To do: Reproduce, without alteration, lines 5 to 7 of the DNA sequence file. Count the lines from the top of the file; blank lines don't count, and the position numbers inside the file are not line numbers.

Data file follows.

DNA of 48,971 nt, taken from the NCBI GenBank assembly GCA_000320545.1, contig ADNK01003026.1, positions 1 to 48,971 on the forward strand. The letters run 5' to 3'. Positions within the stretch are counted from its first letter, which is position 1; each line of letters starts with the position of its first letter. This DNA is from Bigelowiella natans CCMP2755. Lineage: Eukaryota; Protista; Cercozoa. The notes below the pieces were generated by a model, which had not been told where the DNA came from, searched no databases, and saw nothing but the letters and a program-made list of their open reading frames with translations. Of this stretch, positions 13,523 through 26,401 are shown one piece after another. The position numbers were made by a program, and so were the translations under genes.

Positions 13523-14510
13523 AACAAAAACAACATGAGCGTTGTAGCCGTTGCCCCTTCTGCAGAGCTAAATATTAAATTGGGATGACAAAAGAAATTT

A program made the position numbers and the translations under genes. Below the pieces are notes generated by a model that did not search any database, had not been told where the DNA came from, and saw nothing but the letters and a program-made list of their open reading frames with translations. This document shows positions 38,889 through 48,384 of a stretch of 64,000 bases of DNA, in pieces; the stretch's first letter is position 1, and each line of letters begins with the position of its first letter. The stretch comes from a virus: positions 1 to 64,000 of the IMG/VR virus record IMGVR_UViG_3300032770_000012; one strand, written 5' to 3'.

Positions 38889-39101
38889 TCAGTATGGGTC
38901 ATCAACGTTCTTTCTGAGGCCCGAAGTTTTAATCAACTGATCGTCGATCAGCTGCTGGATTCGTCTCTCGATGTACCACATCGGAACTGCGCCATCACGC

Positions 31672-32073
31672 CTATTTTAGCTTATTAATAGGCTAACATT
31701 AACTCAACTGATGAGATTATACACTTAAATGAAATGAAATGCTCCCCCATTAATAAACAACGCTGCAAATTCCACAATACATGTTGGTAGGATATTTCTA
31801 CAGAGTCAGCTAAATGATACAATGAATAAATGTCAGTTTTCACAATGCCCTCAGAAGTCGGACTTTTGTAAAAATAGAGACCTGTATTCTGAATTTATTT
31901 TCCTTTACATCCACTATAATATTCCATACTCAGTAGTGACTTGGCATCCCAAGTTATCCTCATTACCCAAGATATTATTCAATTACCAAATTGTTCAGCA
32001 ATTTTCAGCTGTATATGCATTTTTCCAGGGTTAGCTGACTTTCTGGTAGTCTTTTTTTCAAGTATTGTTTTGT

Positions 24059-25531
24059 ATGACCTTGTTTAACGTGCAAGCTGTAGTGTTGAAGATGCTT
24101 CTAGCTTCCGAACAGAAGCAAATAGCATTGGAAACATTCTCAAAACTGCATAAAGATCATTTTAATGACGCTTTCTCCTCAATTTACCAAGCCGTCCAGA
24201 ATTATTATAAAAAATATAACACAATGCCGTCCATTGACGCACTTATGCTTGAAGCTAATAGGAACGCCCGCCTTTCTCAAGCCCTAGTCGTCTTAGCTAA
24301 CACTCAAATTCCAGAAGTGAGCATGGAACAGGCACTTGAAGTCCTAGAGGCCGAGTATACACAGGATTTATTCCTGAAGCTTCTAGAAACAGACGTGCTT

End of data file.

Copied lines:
Positions 38889-39101
38889 TCAGTATGGGTC
38901 ATCAACGTTCTTTCTGAGGCCCGAAGTTTTAATCAACTGATCGTCGATCAGCTGCTGGATTCGTCTCTCGATGTACCACATCGGAACTGCGCCATCACGC